05 December 2006
The International Volunteers Day was celebrated in Ethiopia at the Martyrs’ Memorial Monument in Mekele, Tigray Regional State on December 5, 2006. The celebration to be accompanied by a one-day annual workshop, was attended by 160 volunteers and representatives of the UNDP Ethiopia Country Office, Voluntary Services Overseas (VSO), other UN agencies including UNICEF, UNHCR and WFP, representatives of various line bureaus of Tigray Regional State such as the regional HIV/AIDS Prevention and Control Organization (HAPCO) and other non- governmental and faith-based organizations.
Selamawit Tsige, UNV Programme Officer a.i., said in her welcoming address that the day is commemorated every year since 2001 “by acknowledging all the volunteers whose collective effort makes a safer and more equitable world.”
“Dedicated and coordinated action”, were stressed by Ato Yemane, to be the critical requirement for development challenges and emergencies. “Many existing organizations and networks are helping to channel volunteer efforts towards bringing about relief or better quality of life for millions of people.” Although individual groups could make a tremendous impact, he stated that their achievements would be multiplied many times over if they formed coalitions to advance the cause of volunteerism.
Fourteen national and one international UNVs are currently working in the Tigray region alone, in the areas of HIV/AIDS, agriculture and rural development, information technology, and micro finance “complementing the government’s larger capacity efforts.”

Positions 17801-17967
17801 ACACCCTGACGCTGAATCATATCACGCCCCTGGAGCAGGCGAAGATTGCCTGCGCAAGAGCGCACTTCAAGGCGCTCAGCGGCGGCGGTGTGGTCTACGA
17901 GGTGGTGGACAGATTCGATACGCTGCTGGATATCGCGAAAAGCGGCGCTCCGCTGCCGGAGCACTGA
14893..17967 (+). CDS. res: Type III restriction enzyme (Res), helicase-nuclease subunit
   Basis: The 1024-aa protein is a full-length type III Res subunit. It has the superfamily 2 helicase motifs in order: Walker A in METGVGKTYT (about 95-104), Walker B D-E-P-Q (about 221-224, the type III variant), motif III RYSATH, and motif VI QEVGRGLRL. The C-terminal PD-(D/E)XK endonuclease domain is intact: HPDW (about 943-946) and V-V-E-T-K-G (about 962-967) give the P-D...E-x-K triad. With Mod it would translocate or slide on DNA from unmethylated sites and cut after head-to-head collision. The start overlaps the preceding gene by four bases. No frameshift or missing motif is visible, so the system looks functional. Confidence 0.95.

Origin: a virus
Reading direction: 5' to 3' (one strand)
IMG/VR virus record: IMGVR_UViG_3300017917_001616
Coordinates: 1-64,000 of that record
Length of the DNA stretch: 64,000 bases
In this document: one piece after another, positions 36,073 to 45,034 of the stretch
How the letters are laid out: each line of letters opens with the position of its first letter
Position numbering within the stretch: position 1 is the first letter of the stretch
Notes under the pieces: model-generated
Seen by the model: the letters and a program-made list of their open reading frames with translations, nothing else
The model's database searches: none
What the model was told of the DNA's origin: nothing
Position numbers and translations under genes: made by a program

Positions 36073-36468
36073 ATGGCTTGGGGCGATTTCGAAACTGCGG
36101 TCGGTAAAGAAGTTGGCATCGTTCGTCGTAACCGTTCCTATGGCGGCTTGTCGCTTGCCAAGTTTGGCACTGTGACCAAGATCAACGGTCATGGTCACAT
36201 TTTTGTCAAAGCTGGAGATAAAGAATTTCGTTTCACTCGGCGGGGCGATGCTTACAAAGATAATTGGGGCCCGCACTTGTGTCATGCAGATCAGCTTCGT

Dr. Patricia Sellick, Country Director of VSO, who made the key note address on “Volunteerism to Reverse the Spread of HIV/AIDS”, highlighted the VSO’s three guiding principles of volunteerism, namely: Willingness, Solidarity, and Wanting to make a difference. Over the past 10 years, VSO, which primarily focused on education, has expanded its services to incorporate HIV/AIDS. This was primarily a result of the fact that teachers happened to be the third most important vulnerable groups following commercial sex workers and drivers.
Dr. Sellick said that society expects women and girls to take care of the sick, which is a barrier to unleashing their potentials. Most often the care, which women provided to the sick and dying is hardly given any value. As such, “state health systems should recognize the invisible help provided by women and girls,” Sellick pointed out.
The rest of the day was dedicated to a number of activities such as an exhibition entitled, “Let the Evidence Speak”, illustrating the works of UNVs around the nation, VSO, and home based care and support providers within Tigray. Experience was also shared by various home based care and support providers, including OSSA, Mums for Mums and the Adigrat Dioceses Catholic Secretariat.
Initiatives of Voluntary Counseling and Testing (VCT) and blood donation to the Red Cross Ethiopia also attracted several volunteers during the day. 48 individuals, including Ato Yemane Yosef, had given blood samples for voluntary HIV testing.